8000 CITIES, Addis Ababa, 2019

„We will build 8000 new cities in Ethiopia in ten yearssays  the entrepreneur and developer, Tsedeke Woldu, CEO of Flintstone Homes.

Ethiopia has undergone massive changes in the last decade in the context of industrialization, urbanization and infrastructure projects. A controversial master plan, lack of housing and massive urban renewal projects were challenges that have shaped the urban landscape of Addis Ababa. It involves expropriation of land, house demolition, relocation and compensation of displaced residents. The outward expansion of Addis Ababa was formalized in Master Plan for Addis Ababa and Surrounding Oromia Zone. According to The master plan published in 2014, the city would expand towards the Oromia region with developing Oromia’s farmlands.

The Oromia region is the largest of Ethiopia’s nine federal regions. The ethnic Oromo people account 35% of the country’s population and inhabit lands surrounding Addis Ababa. Due to its proximity to Addis ababa and the expansion of the city towards periphery, the Oromia region has been subjected to continuous encroachment by industrial and real estate developments driven by national and international investors. 

The master plan raised concerns among many Oromos about adequate compensation and danger of displacement and finally escalated violent anti-government protests that led to the declaration of a nine-month state of emergency in 2016. Although the master plan was abandoned, Addis Ababa’s enlargement has already displaced millions of Oromo farmers and trapped them in poverty, evicted from the land and natural resources. It has been transforming a great amount of the eastern Oromia’s Farmlands to the gated community of luxury villa settlements in legetafo that has been involving many women workers who construct the villas exactly where it used to be their own farmland.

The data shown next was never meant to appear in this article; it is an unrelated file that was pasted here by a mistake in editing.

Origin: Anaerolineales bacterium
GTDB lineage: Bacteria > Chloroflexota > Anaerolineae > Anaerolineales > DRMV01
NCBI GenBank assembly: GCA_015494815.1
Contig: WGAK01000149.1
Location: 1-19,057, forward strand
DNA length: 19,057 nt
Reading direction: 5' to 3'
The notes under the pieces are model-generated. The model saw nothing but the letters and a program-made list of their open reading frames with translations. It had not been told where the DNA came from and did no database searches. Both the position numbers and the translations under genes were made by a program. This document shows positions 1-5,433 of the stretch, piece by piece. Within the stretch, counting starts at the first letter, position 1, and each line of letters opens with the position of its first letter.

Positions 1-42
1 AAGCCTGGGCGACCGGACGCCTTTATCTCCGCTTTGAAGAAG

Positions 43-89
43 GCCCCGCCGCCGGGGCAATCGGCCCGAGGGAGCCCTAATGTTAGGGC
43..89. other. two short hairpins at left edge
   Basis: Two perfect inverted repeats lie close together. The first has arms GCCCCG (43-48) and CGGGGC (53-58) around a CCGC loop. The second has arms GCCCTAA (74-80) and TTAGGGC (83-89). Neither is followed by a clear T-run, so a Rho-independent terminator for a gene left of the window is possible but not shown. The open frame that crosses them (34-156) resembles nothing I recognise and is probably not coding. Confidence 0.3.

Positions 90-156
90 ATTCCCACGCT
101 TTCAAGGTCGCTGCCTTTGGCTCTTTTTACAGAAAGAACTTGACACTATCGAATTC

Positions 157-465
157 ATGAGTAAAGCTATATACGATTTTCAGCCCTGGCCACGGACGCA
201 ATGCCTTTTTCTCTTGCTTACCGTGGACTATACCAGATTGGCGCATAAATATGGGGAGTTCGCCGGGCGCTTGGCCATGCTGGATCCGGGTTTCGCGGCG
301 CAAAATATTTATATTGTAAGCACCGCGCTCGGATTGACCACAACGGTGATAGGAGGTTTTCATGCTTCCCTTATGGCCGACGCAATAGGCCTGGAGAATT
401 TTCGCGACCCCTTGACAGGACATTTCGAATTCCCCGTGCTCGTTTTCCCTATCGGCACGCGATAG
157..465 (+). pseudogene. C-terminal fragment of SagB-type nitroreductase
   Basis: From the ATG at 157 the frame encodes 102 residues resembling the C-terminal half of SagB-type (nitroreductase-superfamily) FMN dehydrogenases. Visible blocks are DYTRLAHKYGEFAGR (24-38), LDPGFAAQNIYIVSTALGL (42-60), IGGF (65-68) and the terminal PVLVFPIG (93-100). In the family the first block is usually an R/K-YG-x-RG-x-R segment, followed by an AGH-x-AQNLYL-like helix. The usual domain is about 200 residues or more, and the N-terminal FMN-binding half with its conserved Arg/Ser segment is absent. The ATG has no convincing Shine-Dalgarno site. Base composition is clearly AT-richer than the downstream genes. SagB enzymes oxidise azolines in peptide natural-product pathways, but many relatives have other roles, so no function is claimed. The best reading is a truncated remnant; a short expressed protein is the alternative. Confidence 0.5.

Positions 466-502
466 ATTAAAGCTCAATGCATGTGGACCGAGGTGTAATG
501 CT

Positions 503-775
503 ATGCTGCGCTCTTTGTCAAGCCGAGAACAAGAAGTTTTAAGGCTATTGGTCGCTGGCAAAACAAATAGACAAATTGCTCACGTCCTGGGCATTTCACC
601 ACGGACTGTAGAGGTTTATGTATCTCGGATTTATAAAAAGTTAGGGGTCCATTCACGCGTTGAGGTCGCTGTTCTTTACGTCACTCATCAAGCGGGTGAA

8000 cities deals with Ethiopia‘s controversial urbanization process that separates city from non-city, present from projected future. It explores the rural-urban transformation in the eastern periphery of Addis Ababa. It wanders from rural to urban. From farmlands towards housing settlements. From disappearing places to emerging spaces and depicts the impact of globalization on the transformation pattern of urban spaces which are part of a problematic growth narrative between economic promises of salvation and forced post- and neocolonial dependency relations that goes far beyond the case of Ethiopia.